With the importance of non-State actors ever increasing, the traditional State-centric approach of international law is being put to the test. In particular, significant accountability lacunae have emerged in the field of human rights protection. To address these challenges, this book makes a case for extraterritorial due diligence obligations of States in international human rights law. It traces back how due diligence obligations evolved on the international plane and develops a general analytical framework making the broad and vague notion of due diligence more approachable. The framework is applied to different fields of international law which provides guidance on how due diligence obligations can be better conceptualized. Drawing inspiration from these developments, the book analyses how extraterritorial human rights due diligence obligations could operate in practice and foster global human rights protection.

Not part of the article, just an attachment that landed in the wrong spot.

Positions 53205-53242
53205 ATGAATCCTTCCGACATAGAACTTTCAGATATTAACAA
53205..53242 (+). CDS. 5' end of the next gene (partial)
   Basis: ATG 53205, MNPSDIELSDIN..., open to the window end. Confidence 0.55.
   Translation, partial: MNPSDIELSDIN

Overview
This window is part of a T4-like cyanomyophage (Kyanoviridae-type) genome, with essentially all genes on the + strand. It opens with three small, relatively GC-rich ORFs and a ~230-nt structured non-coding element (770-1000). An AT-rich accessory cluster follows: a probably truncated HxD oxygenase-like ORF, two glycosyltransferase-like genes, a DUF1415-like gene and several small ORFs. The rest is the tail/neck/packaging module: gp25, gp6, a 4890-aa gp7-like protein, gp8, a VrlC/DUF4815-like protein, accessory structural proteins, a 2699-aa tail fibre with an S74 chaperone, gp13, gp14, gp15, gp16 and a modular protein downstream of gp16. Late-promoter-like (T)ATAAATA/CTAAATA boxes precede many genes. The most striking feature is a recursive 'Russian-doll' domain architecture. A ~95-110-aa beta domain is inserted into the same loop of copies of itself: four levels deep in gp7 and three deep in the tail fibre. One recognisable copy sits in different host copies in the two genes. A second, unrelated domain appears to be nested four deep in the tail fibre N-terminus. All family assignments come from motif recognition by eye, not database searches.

- Introduces human rights due diligence obligations of States to address gaps in human rights protection in relation to non-State actors
- Provides for a systematic and in-depth analysis of due diligence obligations in international law and introduces a general framework that makes their vague character more approachable
- Includes several examples of how extraterritorial human rights due diligence obligations operate in practice